Saturday, 23 March 2013

Recipe XCIV - Carlsbad Dumplings

Who finds it strange that I'm publishing two non-meat recipes in a row? I certainly do. But this week's recipe is as good as having meat or potatoes, and is incredibly tasty, easy to make and is perfect with a nice creamy sauce, whether made of wine, mushrooms, or like I did, fennel and honey with a nice piece of duck breast. The Czechs call this recipe Karlovarský knedlík.

10 slightly stale white bread rolls (the Czechs use a roll called a rohlík, but half a crusty white loaf will do nicely)
4 eggs
250ml-300ml milk
3 slices of butter
A sprig of flat leaf parsley, finely chopped
Salt and pepper

A large round bowl with a handle
A potato masher
Some clingfilm
A chopping board

Put the chopped up bread, including crusts, into a bowl. Put a generous helping of salt on it. Then add the eggs, milk, parsley, butter and pepper.

Get your potato masher and give it a thorough stamping until the mixture is consistent; it should not fall out of the bowl when turned upside-down.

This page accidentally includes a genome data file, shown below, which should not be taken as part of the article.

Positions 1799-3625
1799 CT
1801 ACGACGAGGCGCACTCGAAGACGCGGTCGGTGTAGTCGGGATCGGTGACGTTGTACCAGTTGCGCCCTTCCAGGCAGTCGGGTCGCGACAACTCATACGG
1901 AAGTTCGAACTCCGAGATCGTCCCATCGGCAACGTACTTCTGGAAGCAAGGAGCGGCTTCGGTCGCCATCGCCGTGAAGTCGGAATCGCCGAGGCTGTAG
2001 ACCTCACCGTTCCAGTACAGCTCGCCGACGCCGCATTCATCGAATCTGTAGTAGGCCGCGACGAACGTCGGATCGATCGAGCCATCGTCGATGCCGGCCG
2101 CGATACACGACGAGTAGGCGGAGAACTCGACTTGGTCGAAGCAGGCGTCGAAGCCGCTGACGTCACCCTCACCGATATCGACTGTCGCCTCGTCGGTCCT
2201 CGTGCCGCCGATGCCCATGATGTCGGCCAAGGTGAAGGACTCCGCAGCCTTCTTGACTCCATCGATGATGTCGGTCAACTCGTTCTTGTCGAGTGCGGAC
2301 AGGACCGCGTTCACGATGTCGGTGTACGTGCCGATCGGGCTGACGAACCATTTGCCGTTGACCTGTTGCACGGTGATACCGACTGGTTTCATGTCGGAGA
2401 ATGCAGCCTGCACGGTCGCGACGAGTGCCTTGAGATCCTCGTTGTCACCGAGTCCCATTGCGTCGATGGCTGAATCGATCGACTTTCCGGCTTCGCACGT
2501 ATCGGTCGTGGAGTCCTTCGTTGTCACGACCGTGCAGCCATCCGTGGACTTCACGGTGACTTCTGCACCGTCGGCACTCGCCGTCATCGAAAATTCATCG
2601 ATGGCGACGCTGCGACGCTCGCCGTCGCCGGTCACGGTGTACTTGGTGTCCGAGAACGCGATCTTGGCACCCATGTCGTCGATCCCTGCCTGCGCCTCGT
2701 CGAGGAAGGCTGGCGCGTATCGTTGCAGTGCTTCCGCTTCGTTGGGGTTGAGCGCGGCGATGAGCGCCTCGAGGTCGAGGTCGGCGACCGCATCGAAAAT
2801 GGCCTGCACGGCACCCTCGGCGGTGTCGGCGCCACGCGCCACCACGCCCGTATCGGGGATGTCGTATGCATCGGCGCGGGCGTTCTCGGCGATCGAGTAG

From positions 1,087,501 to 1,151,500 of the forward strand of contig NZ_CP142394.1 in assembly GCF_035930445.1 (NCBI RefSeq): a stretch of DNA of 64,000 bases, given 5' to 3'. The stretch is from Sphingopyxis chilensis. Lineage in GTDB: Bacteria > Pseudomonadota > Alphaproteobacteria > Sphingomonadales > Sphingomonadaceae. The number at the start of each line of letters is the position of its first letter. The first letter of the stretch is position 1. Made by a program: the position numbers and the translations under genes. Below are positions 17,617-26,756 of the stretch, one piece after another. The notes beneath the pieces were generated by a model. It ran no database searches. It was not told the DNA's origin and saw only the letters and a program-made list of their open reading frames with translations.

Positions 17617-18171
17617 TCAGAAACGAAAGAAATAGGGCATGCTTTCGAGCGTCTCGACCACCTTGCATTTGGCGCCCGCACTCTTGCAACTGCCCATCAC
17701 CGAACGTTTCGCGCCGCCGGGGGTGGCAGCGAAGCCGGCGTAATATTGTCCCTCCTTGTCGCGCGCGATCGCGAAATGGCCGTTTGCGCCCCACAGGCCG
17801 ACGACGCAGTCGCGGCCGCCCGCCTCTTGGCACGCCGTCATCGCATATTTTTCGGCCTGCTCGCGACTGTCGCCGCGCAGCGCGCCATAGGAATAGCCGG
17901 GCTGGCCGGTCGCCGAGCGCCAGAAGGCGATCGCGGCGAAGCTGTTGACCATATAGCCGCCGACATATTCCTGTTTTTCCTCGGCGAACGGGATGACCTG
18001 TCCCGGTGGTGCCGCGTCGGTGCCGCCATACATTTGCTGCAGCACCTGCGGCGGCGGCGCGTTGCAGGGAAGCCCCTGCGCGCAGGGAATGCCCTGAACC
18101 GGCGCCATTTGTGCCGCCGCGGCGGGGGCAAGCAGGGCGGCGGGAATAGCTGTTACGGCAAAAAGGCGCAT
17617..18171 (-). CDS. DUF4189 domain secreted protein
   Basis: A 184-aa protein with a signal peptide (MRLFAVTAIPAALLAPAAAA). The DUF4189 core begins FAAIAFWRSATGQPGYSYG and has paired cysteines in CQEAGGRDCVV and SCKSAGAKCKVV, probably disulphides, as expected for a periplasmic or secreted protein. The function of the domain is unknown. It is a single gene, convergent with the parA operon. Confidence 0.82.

Cut off some clingfilm and spread it over a chopping block. Then scoop the dumpling mix onto it, making sure it's long enough for everything to fit in.

Wrap the clingfilm round the dumpling mix, removing all the air and twist the ends until it forms a thick, sausage-like shape. You might feel more comfortable wrapping two lots of clingfilm round it, so any gaps will be in different places. That's what I did. Steam it for a good half an hour.

Remove the clingfilm and put it on a flat surface. Slice it up into 1.5cm-thick slices and arrange it nicely on the plate.

I made duck breast with fennel and honey sauce to accompany the dumplings, but rabbit, beef, pork or venison would go nicely too.

If you want to play around with the ingredients, I'd recommend sage and onion, or dried apricots and hazelnuts instead. Seasonal ingredients are always fresher and tastier, but go with your instinct as there are so many combinations. However, the Carlsbad version is pretty special.

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